His Answer: Sometimes - but usually he would not. He said that the problem with the balloon is twofold. Introduction of a foreign object into the uterus raises the risk of infection post-op. The second reason is that the uterus tries to contract on the balloon and puts pressure on the walls. He feels that this makes it harder for the lining to regenerate in the area that is touching the balloon. This answer sounded appropriate to me. There are some A-List doctors who do not use the balloon, so I was not bothered by this.
Question 5: Would he prescribe hormone treatment following surgery to aid the uterine lining in regenerating?
His Answer: Almost always. That was good to hear.
After all of my questions were answered, he told me that he wanted to give me a bit of good news. He said that the fact that I do still cycle (even though it's extremely light) is a good sign that I'm probably not going to be an extremely severe case. In his experience, the worst cases cause a complete cessation of periods altogether. He asked me about my cyclical pain and cramping. I was telling him that my cramping has gotten much worse since going off the birth control pill. He feels that this is also a positive thing. He said that it is possible that my uterus still has lining to shed, but the scarring is near my cervix and prevents the lining from shedding. This causes additional cramping as the uterus tries harder to expel the lining. If the scarring were only in one spot and near the cervix that could mean that I still have a mostly good uterus with good lining and it's just been blocked. This is kind of the "best case" scenario. The third piece of good news is that I didn't run fever before or after my D&C. He said a fever would indicate infection and that would possibly worsen my scarring. The absence of fever should work in my favor.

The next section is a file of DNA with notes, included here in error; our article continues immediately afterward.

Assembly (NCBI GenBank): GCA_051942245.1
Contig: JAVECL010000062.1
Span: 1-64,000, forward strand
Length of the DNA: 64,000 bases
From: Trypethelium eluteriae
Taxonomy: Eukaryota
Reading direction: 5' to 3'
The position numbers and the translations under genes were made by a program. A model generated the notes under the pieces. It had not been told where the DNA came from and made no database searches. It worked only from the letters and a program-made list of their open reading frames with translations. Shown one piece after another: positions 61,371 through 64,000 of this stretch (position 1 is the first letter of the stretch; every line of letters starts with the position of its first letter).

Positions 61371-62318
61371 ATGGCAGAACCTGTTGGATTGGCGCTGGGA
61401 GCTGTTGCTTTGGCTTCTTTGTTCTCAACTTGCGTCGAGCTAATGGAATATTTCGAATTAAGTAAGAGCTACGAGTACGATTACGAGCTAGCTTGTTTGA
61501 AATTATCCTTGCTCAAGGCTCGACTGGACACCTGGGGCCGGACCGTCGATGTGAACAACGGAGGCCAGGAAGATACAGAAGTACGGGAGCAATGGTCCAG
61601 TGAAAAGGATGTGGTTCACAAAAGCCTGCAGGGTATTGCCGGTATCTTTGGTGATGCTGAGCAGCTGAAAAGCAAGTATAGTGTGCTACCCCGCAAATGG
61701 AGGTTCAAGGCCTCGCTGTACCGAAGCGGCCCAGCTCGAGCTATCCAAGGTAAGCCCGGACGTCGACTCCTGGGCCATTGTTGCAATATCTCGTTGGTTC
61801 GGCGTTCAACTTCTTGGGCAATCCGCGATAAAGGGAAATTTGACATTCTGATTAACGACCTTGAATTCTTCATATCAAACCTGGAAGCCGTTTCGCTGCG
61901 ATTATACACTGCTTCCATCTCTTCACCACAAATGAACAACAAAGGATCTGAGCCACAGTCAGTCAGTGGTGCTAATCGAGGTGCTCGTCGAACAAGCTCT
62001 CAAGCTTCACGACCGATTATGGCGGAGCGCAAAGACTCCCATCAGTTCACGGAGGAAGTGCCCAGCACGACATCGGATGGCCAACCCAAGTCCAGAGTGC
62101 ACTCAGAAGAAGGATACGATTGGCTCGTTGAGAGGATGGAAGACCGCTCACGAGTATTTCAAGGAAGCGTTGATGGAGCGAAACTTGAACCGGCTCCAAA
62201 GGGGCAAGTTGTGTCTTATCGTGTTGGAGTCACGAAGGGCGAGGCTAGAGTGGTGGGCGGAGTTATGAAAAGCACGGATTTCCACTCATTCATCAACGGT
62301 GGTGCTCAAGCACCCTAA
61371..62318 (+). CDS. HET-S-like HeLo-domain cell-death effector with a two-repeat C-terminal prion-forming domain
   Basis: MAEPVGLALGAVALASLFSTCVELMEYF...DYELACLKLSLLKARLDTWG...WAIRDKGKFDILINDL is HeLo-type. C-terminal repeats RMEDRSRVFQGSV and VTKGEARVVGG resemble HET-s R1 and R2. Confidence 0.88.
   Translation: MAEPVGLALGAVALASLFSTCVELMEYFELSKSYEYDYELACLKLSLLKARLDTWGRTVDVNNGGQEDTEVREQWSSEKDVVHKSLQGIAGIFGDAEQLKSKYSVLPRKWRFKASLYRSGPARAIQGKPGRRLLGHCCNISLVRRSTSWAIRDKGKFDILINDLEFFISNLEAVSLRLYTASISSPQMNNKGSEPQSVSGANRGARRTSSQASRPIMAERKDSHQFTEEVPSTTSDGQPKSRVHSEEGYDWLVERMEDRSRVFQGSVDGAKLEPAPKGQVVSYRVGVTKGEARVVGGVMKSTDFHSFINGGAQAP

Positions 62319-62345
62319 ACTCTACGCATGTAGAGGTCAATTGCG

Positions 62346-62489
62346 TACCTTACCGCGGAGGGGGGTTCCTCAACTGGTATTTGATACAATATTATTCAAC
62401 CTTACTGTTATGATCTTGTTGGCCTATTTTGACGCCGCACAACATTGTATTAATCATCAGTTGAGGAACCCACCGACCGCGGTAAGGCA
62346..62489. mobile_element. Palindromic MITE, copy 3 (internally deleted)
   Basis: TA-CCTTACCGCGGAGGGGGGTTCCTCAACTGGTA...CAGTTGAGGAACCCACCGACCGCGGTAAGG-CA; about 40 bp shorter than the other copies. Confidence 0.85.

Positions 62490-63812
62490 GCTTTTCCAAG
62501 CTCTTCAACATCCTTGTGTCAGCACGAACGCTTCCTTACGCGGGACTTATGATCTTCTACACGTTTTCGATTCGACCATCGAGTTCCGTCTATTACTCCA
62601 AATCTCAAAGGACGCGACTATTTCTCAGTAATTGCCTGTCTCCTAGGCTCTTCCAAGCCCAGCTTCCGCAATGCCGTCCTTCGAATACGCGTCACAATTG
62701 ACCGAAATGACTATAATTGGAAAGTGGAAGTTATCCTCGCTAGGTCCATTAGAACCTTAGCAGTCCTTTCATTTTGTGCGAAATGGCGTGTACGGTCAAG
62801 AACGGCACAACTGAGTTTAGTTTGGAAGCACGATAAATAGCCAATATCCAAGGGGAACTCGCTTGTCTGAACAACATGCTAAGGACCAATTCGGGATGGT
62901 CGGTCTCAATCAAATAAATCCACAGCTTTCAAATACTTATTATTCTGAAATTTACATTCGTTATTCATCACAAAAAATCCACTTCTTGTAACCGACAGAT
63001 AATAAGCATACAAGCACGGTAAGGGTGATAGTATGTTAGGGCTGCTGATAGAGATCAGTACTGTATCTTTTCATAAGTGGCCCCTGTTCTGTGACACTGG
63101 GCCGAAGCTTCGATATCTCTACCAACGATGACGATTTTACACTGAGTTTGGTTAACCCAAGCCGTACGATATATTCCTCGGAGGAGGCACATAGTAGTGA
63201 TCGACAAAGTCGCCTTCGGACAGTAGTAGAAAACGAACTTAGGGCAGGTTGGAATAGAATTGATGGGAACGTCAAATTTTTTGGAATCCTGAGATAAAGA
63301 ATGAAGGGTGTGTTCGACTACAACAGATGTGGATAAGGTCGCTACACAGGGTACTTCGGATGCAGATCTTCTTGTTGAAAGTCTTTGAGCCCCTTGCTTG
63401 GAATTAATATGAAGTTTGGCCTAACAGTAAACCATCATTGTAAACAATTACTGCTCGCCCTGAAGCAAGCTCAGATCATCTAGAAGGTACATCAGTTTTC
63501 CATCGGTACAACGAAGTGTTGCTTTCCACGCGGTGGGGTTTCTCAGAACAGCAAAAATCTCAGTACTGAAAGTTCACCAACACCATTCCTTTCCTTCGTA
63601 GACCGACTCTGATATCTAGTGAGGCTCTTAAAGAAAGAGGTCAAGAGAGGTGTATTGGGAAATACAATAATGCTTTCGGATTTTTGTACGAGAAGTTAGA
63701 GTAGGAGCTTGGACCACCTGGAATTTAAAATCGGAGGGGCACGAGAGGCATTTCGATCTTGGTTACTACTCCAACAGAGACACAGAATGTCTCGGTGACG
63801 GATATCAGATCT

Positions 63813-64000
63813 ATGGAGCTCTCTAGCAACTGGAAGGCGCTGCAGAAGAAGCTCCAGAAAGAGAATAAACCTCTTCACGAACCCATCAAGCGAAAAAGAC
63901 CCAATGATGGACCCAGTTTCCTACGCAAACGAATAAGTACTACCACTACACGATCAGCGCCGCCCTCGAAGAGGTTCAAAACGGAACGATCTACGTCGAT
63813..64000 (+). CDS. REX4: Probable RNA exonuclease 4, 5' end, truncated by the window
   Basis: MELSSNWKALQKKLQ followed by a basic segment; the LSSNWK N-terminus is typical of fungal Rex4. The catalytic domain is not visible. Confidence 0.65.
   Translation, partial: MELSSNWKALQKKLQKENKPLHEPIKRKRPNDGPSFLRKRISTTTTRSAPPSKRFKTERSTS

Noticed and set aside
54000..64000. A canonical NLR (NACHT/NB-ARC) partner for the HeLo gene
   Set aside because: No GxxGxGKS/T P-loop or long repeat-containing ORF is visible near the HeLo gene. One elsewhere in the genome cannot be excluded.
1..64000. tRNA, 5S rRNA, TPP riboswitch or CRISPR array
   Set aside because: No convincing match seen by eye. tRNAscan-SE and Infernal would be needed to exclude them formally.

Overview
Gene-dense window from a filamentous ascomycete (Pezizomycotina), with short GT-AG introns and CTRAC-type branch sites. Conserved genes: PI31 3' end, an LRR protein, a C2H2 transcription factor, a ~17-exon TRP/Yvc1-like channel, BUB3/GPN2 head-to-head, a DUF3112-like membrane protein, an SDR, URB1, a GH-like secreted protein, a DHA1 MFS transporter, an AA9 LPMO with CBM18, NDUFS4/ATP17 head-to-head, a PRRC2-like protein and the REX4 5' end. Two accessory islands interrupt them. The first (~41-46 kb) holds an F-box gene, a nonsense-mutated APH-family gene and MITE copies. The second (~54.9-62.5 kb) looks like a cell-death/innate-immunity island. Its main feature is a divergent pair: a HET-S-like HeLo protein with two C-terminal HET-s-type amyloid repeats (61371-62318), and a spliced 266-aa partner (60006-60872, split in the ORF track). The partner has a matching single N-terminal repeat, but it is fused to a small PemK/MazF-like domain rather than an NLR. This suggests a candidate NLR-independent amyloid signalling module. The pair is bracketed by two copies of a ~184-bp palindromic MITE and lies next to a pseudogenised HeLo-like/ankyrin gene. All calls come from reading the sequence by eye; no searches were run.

I aksed him what he felt my prognosis would be. He wouldn't really say much and said we would have a better idea after the SHG. I liked the fact that he wasn't going to make any promises without the information he needed. I also showed him all of my BBT charts. He thought they were very nice looking and said that I obviously ovulate regularly. I already knew that, but it's good to hear that something is working as it should!
Overall, I left feeling pretty decent. Jamie was a little bit quiet. He said he was just digesting everything. I think he's been pretty resistant to accepting the idea that we probably have an issue. After talking with the doctor today, he realizes that we probably do have some things to work through. I think he might feel a little disappointed, but I know he feels optimistic. He said that he liked the doctor pretty well. He felt that he was experienced and was really good about addressing my questions. Even when I questioned his methods, he never became defensive. We both liked that a lot.
Since we were right in the neighborhood, we stopped at Cheesecake Factory for lunch. Jamie proposed to me there and we hadn't been back since then, so it was special to eat there together today. I even had a glass of wine!
So here is the plan: On the first day of my next cycle I am supposed to call and schedule the SHG. This must be done between CD 5 and 10. This means I am not going to have to wait another month! HOORAY! The doctor will meet with me immediately following to discuss the test results. Assuming that we find some scarring, we will schedule surgery for the next cycle. Tentatively I will be doing testing in early November and surgery in December. The timing is good, because football will be ending and Jamie is not coaching basketball this year.
Surgery will involve general anesthesia. I hadn't expected to hear that, but he wants to do a laproscopy along with an operative hysteroscopy. There will be a small incision through my belly button. I'm not too excited about that, but I'll do what it takes.
I think the best thing about today's appointment is that I now have a plan and a timeline. It should not be too much longer before I finally get some concrete answers.